Int’l friendship born out of tsunami tragedy

KamomeTHE EXTRAORDINARY VOYAGE OF KAMOME: A TSUNAMI BOAT COMES HOME
By Lori Dengler and Amya Miller; designed and illustrated by Amy Uyeki (Arcata, Calif.: Humboldt State University Press, 2015, 46 pp., $9.99, paperback)

This is a true story about an unlikely little fishing boat that brought high school students from Rikuzentakata, Japan and Crescent City, Calif. together.

Written in both Japanese and English, this picture book chronicles the voyage of a fishing boat named Kamome (seagull) from Takata High School across the Pacific. Two years after the 2011 tsunami in Japan, the boat washed up near Crescent City. It was covered with footling barnacles that looked like noodles.

People were curious about the boat. They scraped some barnacles off and saw Japanese writing on the side. A Japanese person read the words “Takata High School,” and after some research, it was discovered that the boat came from Rikuzentakata, Japan.

Del Norte High School students decided to clean the barnacles off the boat and see if they could return it to Rikuzentakata. Officials in America and Japan arranged for the boat to be shipped to Japan. The students at Takata High School felt happy to see their boat again, and they were so thankful to the American students for sending the boat back that they invited them to visit Japan.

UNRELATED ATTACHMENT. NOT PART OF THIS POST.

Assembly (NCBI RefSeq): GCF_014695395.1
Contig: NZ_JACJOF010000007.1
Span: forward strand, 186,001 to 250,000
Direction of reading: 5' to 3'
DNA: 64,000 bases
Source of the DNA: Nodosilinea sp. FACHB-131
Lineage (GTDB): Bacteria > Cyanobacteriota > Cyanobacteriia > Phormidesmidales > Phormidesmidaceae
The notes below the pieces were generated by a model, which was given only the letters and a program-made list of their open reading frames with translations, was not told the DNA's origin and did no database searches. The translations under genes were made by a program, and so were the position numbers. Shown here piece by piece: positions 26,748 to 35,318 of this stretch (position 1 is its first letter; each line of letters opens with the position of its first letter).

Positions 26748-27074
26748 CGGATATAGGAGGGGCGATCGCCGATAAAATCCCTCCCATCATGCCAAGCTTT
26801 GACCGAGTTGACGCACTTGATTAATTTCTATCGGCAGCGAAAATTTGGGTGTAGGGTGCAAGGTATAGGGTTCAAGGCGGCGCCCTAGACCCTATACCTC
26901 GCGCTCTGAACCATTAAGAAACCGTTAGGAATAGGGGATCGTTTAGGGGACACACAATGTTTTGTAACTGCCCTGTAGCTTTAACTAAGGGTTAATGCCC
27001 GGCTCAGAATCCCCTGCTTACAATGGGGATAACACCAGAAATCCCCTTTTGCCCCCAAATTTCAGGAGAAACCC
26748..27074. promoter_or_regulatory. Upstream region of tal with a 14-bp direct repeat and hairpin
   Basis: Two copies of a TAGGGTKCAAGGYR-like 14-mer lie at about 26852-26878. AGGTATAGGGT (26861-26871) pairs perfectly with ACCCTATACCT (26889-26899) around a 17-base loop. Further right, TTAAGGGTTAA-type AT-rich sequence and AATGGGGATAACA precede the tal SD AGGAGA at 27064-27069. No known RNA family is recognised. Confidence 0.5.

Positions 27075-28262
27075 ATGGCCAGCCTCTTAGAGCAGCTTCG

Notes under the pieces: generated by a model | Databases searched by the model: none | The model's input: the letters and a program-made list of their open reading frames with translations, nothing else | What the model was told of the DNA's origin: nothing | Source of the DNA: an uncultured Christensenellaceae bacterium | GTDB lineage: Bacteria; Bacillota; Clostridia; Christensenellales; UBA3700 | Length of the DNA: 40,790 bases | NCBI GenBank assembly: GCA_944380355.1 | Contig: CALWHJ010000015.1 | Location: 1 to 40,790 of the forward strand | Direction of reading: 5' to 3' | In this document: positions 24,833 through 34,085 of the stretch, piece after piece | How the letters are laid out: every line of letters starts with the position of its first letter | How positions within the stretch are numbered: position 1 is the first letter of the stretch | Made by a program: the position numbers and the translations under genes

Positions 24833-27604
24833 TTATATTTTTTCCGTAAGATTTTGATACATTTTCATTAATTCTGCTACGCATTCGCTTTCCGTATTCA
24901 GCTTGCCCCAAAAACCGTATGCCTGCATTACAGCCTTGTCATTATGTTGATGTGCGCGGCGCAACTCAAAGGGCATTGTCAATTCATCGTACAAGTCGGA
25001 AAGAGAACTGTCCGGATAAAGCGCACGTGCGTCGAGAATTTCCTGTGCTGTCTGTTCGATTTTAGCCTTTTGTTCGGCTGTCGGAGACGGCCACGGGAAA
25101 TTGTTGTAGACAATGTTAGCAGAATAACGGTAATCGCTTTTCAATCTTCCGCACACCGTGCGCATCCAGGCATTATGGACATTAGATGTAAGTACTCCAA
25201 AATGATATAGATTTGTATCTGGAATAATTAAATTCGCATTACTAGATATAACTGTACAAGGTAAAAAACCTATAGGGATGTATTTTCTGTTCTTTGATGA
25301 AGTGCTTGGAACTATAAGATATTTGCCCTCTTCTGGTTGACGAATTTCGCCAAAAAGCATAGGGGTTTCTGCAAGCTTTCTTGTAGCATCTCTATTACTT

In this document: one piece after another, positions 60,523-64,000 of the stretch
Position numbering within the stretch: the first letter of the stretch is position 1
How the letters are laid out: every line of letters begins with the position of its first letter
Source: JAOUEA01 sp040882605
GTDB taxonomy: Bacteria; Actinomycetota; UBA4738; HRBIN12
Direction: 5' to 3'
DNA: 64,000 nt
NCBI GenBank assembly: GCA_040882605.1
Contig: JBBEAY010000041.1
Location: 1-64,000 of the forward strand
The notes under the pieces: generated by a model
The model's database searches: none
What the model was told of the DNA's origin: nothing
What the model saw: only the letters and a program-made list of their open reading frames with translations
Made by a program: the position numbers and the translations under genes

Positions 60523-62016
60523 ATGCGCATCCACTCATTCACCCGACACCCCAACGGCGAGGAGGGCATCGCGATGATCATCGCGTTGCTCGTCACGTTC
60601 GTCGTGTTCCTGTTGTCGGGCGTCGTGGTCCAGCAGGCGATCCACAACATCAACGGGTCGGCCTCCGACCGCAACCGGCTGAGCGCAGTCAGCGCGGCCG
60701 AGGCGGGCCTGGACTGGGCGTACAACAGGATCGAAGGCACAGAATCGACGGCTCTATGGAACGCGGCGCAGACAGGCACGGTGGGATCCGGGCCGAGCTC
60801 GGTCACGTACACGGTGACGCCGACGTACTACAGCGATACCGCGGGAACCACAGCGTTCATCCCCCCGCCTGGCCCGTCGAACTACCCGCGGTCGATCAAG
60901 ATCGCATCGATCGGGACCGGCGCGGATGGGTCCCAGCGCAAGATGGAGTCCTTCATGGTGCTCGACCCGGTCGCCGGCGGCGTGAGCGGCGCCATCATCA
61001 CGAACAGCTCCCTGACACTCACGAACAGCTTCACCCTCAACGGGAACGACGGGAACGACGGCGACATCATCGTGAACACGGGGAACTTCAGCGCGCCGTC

Four months later the American students did visit, and they learned a little about Japanese food and culture. One illustration shows the teenagers playing volleyball together. When the American students left Japan, they asked their new friends to visit them in Crescent City.

The next year, the Japanese students came to visit Del Norte High School. They learned a little about American food. An illustration shows the teenagers visiting the giant redwoods, circling the trunk of one tree. They saw the beach where Kamome had washed ashore. They laughed and enjoyed their visit in America. They made a pledge to be friends forever.

The boat brought two cities together, and a formal sister school partnership was formed. Amazing but true.

This book is colorfully illustrated and includes a map showing the route of Kamome’s journey from Japan to California. The book includes suggestions about how parents can help young children feel prepared for a disaster such as an earthquake.

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